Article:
Goodyear Fire Department

During a training, Goodyear Fire Department first responders check a “drug box” used for overdoses, which have been rising during the pandemic.

More than 330,000 Americans have died from COVID-19—with nearly 5,000 of those deaths in Maricopa County.

Indirect impacts are also powerful, as the pandemic is contributing to a frightening rise in drug overdoses.

According to a Centers for Disease Control and Prevention Dec. 18 press release, new data suggests “an acceleration of overdose deaths during the pandemic.”

According to the CDC, over 81,000 drug overdose deaths occurred in the United States in the 12 months ending in May 2020—the highest number of overdose deaths ever recorded in a 12-month period.

In Goodyear, data on drug overdoses in 2020 shows “a pretty dramatic increase,” said Goodyear Fire Department Fire Chief Paul Luizzi. 

In 2019, the Goodyear Fire Department responded to 95 overdose calls.

Through the first week of 2020, Luizzi’s crews had 151 overdose calls—a 58% spike.

Capt. Manny Cordova is a paramedic who has been on “too many” overdose calls in his 14 years with the Goodyear Fire Department.

Though he stressed it’s hard to pinpoint the pandemic as a cause of the overdose calls, “Definitely, this year we’ve seen an uptick,” Cordova said.

In Goodyear, he noted, many overdoses are due to the misuse of prescription drugs.

“It can be any time—day or night,” he said.

“Each morning when the new crew comes on, we have a drug box check, to make sure all the medications we are authorized to use are in stock and not out of expiration date,” he said.

One of the most important tools in the box is Narcan, a brand of Naloxone.

The drug can immediately reverse the effects of opiods—snatching life back into someone taking gasping last breaths.

“Each (fire engine) has two paradmecis and a drug box,” said Cordova.

The drug boxes contain four doses of Narcan.

Goodyear police also are armed with Narcan, he added. “They’ve received training, and if they believe (a person) has had an opioid overdose, they can administer it,” Cordova said.

Cordova noted overdose calls range from friends and/or family of a passed-out person on the scene to provide an idea of what happened to a lone person turning blue, with no clue to what happened.

The idea that you can only die from an injection of heroin is false, Cordova noted.

“That is definitely not the case. Even with prescribed opioids for pain management, the effects an opioid has on the respiratory system can cause death from lack of breathing,” he said.

Here in Goodyear, there is no “overdose type.”

“The age ranges vary,” Cordova said. “We’ve seen from the early 20s to up into the 40s-plus age range. Socioeconomically, there is no one group. It’s across all levels of that,” he added.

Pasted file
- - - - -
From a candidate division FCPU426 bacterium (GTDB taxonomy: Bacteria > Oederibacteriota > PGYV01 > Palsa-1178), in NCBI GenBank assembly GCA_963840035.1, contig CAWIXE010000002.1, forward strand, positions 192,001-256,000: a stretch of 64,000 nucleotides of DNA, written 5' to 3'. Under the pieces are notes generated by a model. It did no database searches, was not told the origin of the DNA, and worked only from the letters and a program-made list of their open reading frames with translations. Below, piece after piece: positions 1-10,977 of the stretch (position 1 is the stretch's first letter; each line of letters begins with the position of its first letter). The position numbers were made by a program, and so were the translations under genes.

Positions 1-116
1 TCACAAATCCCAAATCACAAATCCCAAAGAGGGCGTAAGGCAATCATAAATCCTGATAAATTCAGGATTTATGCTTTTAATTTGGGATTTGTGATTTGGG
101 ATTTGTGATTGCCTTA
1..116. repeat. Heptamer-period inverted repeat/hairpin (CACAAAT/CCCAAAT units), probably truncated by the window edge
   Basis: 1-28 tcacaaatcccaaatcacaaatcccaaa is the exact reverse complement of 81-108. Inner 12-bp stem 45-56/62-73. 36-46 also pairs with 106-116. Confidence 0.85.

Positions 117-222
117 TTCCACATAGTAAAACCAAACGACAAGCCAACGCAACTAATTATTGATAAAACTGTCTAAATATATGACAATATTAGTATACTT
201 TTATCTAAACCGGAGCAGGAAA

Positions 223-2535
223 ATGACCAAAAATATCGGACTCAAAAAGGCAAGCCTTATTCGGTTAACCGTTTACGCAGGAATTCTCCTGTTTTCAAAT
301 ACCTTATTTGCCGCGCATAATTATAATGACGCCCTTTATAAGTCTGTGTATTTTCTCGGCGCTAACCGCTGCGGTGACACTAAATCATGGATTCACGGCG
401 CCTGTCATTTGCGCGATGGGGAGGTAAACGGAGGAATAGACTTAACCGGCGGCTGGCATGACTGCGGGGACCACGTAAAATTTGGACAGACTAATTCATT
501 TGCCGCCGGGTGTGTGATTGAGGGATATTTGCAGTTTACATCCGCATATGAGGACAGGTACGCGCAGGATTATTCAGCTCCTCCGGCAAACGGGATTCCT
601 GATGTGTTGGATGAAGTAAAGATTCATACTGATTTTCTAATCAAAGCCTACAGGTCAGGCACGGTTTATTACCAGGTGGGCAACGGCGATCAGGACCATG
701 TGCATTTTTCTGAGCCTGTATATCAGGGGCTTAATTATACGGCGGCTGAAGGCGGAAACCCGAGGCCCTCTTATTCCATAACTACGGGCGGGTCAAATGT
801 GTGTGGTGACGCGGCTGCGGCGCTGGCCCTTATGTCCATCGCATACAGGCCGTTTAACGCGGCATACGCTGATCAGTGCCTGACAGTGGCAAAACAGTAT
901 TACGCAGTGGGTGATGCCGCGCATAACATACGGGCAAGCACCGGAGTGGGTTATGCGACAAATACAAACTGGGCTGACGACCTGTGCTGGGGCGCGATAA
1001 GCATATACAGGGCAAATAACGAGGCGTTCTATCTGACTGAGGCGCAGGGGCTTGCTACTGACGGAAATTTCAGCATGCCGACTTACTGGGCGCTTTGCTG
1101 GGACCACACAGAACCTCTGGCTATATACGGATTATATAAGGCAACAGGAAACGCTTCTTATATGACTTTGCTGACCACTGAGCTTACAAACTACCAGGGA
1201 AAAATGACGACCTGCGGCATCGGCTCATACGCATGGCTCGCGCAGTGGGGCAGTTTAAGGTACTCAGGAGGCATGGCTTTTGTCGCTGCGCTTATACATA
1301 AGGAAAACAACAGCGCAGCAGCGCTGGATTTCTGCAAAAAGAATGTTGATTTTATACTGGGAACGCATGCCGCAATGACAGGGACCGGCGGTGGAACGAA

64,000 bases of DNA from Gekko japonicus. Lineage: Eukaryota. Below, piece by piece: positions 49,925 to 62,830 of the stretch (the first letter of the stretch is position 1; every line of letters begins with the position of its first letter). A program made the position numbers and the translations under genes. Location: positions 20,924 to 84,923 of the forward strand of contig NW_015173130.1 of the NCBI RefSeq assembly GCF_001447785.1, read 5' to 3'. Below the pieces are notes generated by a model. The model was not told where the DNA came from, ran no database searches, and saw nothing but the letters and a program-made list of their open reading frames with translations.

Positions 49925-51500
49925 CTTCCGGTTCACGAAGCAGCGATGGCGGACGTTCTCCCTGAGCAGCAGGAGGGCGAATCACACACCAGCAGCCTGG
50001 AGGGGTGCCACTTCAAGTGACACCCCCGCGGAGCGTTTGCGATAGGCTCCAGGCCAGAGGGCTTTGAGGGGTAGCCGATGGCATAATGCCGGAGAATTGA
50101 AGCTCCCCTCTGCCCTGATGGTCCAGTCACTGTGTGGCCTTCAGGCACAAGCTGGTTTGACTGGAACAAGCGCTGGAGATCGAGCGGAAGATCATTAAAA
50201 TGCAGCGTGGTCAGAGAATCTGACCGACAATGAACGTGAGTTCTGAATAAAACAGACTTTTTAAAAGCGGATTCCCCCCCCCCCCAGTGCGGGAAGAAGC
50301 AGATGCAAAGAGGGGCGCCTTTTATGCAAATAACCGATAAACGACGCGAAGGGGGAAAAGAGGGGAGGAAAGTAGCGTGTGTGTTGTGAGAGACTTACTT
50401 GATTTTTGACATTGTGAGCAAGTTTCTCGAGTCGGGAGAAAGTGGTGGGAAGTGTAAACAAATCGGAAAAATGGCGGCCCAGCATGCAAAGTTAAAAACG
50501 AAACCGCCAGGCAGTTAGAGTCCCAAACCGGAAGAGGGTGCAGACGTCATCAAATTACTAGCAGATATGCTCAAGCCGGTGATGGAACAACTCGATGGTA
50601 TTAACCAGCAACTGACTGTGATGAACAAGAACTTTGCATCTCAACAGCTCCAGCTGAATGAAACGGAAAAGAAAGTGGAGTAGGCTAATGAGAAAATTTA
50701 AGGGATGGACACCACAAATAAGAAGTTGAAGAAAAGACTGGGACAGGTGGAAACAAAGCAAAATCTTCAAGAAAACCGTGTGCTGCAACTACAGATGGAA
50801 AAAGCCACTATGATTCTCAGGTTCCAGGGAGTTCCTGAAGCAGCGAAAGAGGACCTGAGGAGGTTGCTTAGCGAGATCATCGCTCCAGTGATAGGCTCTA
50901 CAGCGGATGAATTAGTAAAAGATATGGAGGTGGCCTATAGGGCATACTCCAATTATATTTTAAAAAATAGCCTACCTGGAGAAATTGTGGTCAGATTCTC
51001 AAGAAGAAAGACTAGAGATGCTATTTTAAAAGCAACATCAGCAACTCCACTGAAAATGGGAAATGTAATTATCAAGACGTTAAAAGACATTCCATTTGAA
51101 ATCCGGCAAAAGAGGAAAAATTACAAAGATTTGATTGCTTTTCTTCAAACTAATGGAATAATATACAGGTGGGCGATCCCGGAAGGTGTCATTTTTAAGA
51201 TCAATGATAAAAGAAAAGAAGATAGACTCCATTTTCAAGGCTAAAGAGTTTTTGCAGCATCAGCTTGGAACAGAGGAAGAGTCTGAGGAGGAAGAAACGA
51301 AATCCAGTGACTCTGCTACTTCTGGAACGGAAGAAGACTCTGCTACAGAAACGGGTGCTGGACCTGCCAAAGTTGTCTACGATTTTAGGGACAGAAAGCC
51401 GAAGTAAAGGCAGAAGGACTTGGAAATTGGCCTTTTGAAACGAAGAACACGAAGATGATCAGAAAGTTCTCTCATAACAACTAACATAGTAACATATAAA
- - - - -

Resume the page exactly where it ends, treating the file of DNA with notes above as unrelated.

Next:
Overdose calls range from “the patient is in a state of confusion all the way to respiratory arrest.”

Paramedics can administer Narcan via nasal spray or an injection.

The reversal caused can be nearly instant, with unconscious patients being slapped back to reality.

Many times, the person who overdosed has no idea what is going on.

“There’s definitely some confusion when they come to: ‘Who is this group of people standing around me?’ We do have on occasion folks getting a little bit irritated and not in the best of moods. They can be a little perturbed there’s all these folks standing over them in their living room or wherever they are,” Cordova said.

Even after a patient is stabilized, the Goodyear Fire Department will try to convince him or her to take a trip to the hospital. 

“The risk factor is once Narcan wears off, they can slip back into that same state where they’re not breathing anymore,” Cordova noted.

Here, as is the case around the country, a likely factor leading to increasing overdoses is the rise of fentanyl, a cheap, synthetic opioid that is many times more powerful than even heroin.

According to the CDC, fentanyl overdoses increased 38% in the first part of 2020, compared to 2019.

“The disruption to daily life due to the COVID-19 pandemic has hit those with substance use disorder hard,” said CDC Director Robert Redfield. “As we continue the fight to end this pandemic, it’s important to not lose sight of different groups being affected in other ways. We need to take care of people suffering from unintended consequences.”

Cocaine overdose deaths also spiked by 26%. “Based upon earlier research, these deaths are likely linked to co-use or contamination of cocaine with illicitly manufactured fentanyl or heroin,” said the CDC press release.

“The increase in overdose deaths is concerning,” said Deb Houry, a CDC director.

“CDC’s Injury Center continues to help and support communities responding to the evolving overdose crisis. Our priority is to do everything we can to equip people on the ground to save lives in their communities.”